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Lonestar broadcasts holiday songs to troops

Monday, December 17, 2007 – Lonestar will join Aaron Neville and gospel/pop group Take 6 for a special program, taped at the Grand Ole Opry House in Nashville, as a musical love letter to our men and women in the military through Great American Country television and the Armed Forces Network. The special will be hosted by Lorianne Crook and Charlie Chase.

Produced by the Air Force Reserve, "Holiday Notes From Home" will be broadcast to the soldiers, sailors, airmen, Marines, and Coast Guardsmen. Loenstar will perform "My Christmas List," "Jingle Bells" and "Away In A Manger," accompanied by The Band of the United States Air Force Reserve and the Air Force Strings. These selections can also be found on Lonestar's latest album My Christmas List available exclusively at Cracker Barrel Old Country Stores and online at www.crackerbarrel.com.

GAC will air the program Dec. 18, 19, 24 and 25. Armed Forces Television airs the show on Christmas Day.

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Never Enders CD review - Never Enders
For a band with as much success, Lonestar has never made it feel easy. There was a spurt at the end of the last century where they rattled off five Number Ones in a row - trademark songs like "Amazed," "What About Now" and "I'm Already There." Beyond that golden streak, there's a story of four different record labels, a Richie McDonald solo departure in 2007 and a whole lot of swings and misses. Part of their problem is one of identity, torn between wanting »»»
Life As We Know It CD review - Life As We Know It
With the release of its new album, Lonestar celebrates 20 years as a band. The band also welcomed original vocalist Richie McDonald back to the fold for its first full-length album in three years, and they released it through their own label. All of this is great news for fans of the band that since 1995 has sales in excess of 10 million album units and charted 18 Top 10 songs, including 9 number 1s. Lonestar has clearly found a formula for its music that reaches mainstream country and pop music »»»
Party Heard Around The World CD review - Party Heard Around The World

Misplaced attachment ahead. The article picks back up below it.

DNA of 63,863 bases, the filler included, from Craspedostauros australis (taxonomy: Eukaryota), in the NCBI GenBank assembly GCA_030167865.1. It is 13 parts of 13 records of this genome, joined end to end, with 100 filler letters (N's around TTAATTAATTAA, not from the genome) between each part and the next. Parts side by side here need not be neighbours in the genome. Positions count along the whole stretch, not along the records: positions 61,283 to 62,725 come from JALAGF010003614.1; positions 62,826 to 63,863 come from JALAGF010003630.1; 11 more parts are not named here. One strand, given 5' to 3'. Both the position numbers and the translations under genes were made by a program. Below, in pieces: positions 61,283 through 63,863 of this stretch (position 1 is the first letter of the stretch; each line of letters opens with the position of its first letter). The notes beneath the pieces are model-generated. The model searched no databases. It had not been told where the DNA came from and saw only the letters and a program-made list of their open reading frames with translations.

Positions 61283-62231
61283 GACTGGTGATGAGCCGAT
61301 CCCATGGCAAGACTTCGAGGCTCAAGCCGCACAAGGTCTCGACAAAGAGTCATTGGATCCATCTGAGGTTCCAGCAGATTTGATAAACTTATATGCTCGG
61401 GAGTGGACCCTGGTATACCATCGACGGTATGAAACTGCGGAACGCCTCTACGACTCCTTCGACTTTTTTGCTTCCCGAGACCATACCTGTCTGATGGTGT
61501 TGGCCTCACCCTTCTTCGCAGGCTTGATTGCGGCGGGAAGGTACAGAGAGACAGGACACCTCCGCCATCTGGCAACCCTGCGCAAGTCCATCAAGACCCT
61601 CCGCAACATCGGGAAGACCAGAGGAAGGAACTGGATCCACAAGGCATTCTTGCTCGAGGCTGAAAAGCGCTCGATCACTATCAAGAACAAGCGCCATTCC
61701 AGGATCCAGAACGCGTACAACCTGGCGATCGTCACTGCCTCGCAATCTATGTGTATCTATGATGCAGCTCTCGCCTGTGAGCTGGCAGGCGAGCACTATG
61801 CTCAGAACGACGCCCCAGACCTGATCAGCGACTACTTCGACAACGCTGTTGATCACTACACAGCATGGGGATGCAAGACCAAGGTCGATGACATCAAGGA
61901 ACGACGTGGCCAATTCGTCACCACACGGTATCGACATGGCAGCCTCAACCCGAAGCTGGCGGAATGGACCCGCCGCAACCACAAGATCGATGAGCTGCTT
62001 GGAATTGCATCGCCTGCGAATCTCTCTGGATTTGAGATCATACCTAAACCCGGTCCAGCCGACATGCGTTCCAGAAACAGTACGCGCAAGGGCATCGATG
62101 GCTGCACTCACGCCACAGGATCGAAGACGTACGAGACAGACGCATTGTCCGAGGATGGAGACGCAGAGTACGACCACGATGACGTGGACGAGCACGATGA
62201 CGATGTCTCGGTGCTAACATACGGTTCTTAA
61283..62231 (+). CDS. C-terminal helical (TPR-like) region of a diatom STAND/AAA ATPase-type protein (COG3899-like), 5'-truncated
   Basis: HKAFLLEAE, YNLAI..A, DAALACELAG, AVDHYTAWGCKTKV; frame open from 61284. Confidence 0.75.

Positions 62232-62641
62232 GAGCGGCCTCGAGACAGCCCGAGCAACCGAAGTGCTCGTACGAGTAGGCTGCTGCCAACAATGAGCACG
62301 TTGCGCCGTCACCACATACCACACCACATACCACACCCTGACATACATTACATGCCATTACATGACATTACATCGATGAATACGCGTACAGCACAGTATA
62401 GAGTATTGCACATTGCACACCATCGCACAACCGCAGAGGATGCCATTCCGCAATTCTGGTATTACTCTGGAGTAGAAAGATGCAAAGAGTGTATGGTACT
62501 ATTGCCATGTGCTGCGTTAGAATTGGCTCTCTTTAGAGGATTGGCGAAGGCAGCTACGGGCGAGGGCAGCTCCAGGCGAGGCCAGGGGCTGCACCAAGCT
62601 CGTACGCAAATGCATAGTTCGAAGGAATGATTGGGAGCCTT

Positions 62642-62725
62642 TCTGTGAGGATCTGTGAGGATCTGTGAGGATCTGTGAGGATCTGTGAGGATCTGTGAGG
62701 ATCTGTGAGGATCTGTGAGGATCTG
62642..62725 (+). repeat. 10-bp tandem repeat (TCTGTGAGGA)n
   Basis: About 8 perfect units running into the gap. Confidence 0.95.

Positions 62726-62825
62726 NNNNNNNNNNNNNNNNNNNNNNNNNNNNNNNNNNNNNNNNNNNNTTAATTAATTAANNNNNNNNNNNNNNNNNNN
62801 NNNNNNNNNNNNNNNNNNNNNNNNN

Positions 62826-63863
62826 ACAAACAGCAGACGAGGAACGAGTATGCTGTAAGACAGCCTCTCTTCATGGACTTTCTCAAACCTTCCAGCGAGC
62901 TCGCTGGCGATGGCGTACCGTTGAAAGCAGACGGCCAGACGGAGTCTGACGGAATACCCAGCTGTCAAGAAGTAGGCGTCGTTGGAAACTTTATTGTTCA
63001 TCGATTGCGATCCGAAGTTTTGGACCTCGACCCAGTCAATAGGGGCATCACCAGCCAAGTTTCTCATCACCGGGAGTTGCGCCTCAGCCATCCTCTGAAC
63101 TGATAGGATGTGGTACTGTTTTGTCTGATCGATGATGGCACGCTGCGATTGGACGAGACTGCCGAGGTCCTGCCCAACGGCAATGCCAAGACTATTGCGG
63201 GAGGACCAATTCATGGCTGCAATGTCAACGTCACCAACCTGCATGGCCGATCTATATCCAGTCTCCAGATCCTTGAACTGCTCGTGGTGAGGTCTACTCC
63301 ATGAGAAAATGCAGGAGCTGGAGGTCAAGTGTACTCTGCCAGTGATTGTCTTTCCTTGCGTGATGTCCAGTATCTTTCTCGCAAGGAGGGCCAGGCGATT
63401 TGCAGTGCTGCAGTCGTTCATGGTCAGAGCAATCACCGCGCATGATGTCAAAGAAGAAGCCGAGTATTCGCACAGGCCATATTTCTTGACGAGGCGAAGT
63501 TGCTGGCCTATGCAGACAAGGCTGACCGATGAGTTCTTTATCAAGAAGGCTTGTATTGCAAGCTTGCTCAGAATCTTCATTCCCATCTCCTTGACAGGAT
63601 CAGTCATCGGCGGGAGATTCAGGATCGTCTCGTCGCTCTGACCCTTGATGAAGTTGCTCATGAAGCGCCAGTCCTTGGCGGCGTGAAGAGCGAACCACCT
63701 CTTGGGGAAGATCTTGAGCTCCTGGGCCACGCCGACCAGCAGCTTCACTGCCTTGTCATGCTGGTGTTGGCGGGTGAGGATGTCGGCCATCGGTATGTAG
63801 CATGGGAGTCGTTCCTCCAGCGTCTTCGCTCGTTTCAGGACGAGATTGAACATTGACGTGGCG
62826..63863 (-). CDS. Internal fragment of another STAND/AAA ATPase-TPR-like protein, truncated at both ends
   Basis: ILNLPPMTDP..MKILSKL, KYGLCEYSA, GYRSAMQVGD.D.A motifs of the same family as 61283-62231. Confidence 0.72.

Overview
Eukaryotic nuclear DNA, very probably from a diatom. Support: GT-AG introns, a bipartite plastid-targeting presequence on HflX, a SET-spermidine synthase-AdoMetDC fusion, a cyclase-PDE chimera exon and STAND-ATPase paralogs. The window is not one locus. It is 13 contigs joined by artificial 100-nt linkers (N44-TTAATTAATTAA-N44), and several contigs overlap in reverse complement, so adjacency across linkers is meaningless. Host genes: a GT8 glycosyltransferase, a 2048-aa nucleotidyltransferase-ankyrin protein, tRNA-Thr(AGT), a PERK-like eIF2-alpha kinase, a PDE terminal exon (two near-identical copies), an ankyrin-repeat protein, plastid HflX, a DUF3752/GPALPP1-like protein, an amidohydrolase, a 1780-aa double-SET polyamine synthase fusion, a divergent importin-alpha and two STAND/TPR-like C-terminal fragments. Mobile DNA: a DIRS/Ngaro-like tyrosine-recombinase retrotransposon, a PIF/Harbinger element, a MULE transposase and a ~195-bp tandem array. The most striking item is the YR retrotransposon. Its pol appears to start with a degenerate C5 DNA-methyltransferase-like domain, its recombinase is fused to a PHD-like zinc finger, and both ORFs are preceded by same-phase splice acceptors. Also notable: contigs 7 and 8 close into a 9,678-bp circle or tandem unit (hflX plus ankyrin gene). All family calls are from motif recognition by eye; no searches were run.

After so many years, most band's develop a sound that when you hear it, you say - "Ah, some REO Speedwagon" or "Swell, some Bee Gees." But when a band, known for a particular sound and a lead singer's voice, in particular, when that lead singer quits and the band presses on with a new singer, sometimes the transition simply doesn't work. Such is the case with Lonestar. This is a band that in recent years was pegged as a milquetoast, "sippy-cup country" »»»
Editorial: Walking the talk – When names like Hank Williams, Johnny Cash, Waylon and the Hag are invoked, you're talking hard core country. These are the touchstones of country , the guys who made country music what it was and still is (or maybe can be). When these folks would sing about being down-and-out and the rough-and-tumble, they knew of what they were singing about. Fast forward a few years to the country singers of today. »»»
Concert Review: Kristofferson gives insight, but no easy answers – When they say music gets better with age, they're not always just talking about songs alone; sometimes they're also referring to the listener. When Kris Kristofferson sings, "Well, I woke up Sunday morning/With no way to hold my head that didn't hurt," to smartly open "Sunday Mornin' Comin' Down," he... »»»
Concert Review: No sugarcoating, Welch dishes out an experience – Gillian Welch (accompanied, as always, by master guitarist David Rawlings), celebrated her "The Harrow & The Harvest" album with a powerful night of music. She apologized many times for the utter unhappiness expressed through this album's songs, admitting it's "not the most chipper album" at one point.... »»»
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